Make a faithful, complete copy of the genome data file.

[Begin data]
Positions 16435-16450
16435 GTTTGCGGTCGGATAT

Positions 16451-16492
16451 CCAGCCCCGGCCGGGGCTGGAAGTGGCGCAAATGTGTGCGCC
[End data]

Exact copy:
Positions 16435-16450
16435 GTTTGCGGTCGGATAT

Positions 16451-16492
16451 CCAGCCCCGGCCGGGGCTGGAAGTGGCGCAAATGTGTGCGCC